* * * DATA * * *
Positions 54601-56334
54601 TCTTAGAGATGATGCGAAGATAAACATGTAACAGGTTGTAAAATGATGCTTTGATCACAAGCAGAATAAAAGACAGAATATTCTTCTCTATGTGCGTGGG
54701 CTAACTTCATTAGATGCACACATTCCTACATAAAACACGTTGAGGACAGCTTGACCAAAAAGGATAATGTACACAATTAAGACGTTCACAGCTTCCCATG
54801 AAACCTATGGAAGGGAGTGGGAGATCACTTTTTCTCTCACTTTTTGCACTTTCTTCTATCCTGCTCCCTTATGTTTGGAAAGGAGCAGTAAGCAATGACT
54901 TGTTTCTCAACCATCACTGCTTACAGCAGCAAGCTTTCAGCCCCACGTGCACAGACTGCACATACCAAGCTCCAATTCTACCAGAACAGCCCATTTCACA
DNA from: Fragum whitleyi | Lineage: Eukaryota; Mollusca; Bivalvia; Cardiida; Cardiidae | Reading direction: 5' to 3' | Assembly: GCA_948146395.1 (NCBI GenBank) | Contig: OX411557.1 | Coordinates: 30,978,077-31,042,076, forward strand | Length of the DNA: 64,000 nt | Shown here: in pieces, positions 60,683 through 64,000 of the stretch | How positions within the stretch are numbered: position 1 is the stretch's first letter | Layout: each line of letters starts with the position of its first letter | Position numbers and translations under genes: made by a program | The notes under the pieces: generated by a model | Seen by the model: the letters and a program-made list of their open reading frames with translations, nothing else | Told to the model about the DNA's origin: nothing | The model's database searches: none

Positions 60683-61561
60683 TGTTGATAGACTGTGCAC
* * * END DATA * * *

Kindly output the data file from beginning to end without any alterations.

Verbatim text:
Positions 54601-56334
54601 TCTTAGAGATGATGCGAAGATAAACATGTAACAGGTTGTAAAATGATGCTTTGATCACAAGCAGAATAAAAGACAGAATATTCTTCTCTATGTGCGTGGG
54701 CTAACTTCATTAGATGCACACATTCCTACATAAAACACGTTGAGGACAGCTTGACCAAAAAGGATAATGTACACAATTAAGACGTTCACAGCTTCCCATG
54801 AAACCTATGGAAGGGAGTGGGAGATCACTTTTTCTCTCACTTTTTGCACTTTCTTCTATCCTGCTCCCTTATGTTTGGAAAGGAGCAGTAAGCAATGACT
54901 TGTTTCTCAACCATCACTGCTTACAGCAGCAAGCTTTCAGCCCCACGTGCACAGACTGCACATACCAAGCTCCAATTCTACCAGAACAGCCCATTTCACA
DNA from: Fragum whitleyi | Lineage: Eukaryota; Mollusca; Bivalvia; Cardiida; Cardiidae | Reading direction: 5' to 3' | Assembly: GCA_948146395.1 (NCBI GenBank) | Contig: OX411557.1 | Coordinates: 30,978,077-31,042,076, forward strand | Length of the DNA: 64,000 nt | Shown here: in pieces, positions 60,683 through 64,000 of the stretch | How positions within the stretch are numbered: position 1 is the stretch's first letter | Layout: each line of letters starts with the position of its first letter | Position numbers and translations under genes: made by a program | The notes under the pieces: generated by a model | Seen by the model: the letters and a program-made list of their open reading frames with translations, nothing else | Told to the model about the DNA's origin: nothing | The model's database searches: none

Positions 60683-61561
60683 TGTTGATAGACTGTGCAC